The likely path after retirement preferred by most is to stay among family members, maintain a social life and relax after a life of hard work. But that was not the case for Amjad Khan Chowdhury.
In 1981, the year he retired, he set up a small company, Rangpur Foundry Ltd (RFL), to make irrigation pumps.
Its wings expanded soon and RFL now has a variety of products such as pumps, tube-wells, and gas stoves, winning prestige as the largest cast iron foundry and light-engineering workshop in Bangladesh.
In 1985, he stumbled upon the thought of forming Pran. Not long after, he leased six acres of land in Narsingdi.
The land was initially used to cultivate papaya, bananas, pineapple and other crops, which were brought to the market fresh. But the retired army major general found it frustrating that a good harvest often did not mean fair prices due to gluts in the market.
He realised that the key to success in agriculture lay in increasing the shelf life of produce. Subsequently, he decided to process the produce rather than market those immediately. In 1991, he launched his agro-processing business — Pran. He began with sliced pineapples in cans, moving on to mango drinks, jams and jellies, with plans to cater to both local and foreign consumers.
When he rolled out Pran, Chowdhury had a dream that one day the produce of Bangladeshi farmers would be served at dining tables in Europe. It only took him five years to reach that goal. Pran made its maiden export to France in 1996.
“That dream has been fulfilled — whether it is chinigura rice, spices, mango drinks or snacks,” said Chowdhury in 2010. “That ‘Made in Bangladesh’ label is like the flag of Bangladesh.”
Pran now exports to 130 countries, reaching about 300 million customers. It earned about $150 million in exports in 2013-14, according to company data. PRAN-RFL products are available in chain shops like D-Mart (India), Wilkinson (UK), Dollarama (Canada), Carrefour (France) and ECI (Spain).
The success of Pran made Chowdhury a pioneering force in the agro-processing industry and a leading entrepreneur of Bangladesh.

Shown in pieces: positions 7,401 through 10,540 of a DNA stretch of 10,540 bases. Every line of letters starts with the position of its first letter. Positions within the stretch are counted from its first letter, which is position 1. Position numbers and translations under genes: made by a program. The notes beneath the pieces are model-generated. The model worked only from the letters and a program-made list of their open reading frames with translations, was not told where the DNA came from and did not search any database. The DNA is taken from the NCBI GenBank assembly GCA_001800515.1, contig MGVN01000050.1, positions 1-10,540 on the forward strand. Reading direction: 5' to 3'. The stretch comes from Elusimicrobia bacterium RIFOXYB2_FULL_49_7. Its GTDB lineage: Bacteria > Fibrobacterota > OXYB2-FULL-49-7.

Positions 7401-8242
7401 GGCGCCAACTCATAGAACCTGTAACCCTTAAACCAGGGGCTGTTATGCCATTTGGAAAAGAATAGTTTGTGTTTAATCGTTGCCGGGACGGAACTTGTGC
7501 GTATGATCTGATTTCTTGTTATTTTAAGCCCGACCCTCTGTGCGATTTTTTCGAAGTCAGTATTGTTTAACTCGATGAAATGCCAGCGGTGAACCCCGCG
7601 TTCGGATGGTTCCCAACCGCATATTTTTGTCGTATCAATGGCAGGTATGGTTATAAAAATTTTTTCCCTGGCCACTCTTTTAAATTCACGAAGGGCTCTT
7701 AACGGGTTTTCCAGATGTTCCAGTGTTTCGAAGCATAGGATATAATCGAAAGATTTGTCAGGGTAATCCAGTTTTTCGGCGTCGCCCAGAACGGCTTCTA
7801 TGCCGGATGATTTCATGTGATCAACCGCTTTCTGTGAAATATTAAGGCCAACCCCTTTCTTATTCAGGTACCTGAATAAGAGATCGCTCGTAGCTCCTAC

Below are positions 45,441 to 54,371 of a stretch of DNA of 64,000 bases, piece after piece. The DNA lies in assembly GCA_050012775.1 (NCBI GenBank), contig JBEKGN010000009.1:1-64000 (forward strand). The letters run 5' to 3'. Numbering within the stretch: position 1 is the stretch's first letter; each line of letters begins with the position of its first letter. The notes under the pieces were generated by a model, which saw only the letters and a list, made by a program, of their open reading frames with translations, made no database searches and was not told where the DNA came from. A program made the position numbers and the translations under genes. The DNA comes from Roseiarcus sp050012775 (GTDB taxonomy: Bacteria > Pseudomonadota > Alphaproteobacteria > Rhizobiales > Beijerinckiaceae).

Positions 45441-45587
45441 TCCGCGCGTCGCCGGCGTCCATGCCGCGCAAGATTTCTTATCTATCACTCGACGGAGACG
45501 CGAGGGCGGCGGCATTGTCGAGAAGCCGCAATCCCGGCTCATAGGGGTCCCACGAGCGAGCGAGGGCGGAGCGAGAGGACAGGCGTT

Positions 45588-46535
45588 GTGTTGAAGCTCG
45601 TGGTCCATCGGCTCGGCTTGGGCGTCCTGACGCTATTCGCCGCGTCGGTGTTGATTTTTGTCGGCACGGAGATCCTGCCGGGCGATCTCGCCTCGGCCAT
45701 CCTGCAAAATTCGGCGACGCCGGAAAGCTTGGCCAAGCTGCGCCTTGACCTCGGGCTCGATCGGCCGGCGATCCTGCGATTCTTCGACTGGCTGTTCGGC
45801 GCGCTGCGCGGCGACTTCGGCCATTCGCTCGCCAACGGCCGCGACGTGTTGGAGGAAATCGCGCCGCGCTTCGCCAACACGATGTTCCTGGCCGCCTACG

He believes human civilisation cannot survive for any length of time without agriculture. “We must enhance agricultural productivity if we are to survive as a modern democratic nation. In this treatise we suggest a wholesome concept for agricultural production, that of corporatisation of agriculture,” he wrote in The Daily Star in 2011.
Chowdhury has also promoted contract farming, having contracts with 100,000 farmers countrywide.
“Results have been rewarding. Farmers have benefited and so have the agro-processors. Purchase is guaranteed at prevailing market prices. This tie-up between the agro-processor and contract growers holds the key to ensuring prosperity in agriculture,” he wrote.
Chowdhury had also developed a passion for the dairy industry as the sector could not tap its potential. Pran Dairy invested heavily in the sub-sector so the farmers can produce more milk by increasing the productivity of each animal.
The International Finance Corporation concluded in a study on Pran Dairy, noting it as a global success story for creating jobs in rural Bangladesh.
Chowdhury, the two-time president of Metropolitan Chamber of Commerce and Industry, strongly believed that any developmental effort must be initiated at the rural level so as to attract the largest segment of the population.
Pran employs about 80,000 people directly and 200,000 indirectly. Livelihood of 15 lakh people leans on the group.
He did not stop his efforts during his lifetime. He had become a model of determination, a visionary for his lifelong service and unyielding dedication to the ideals of the nation.
Chowdhury passed away on July 8 last year at the age of 75.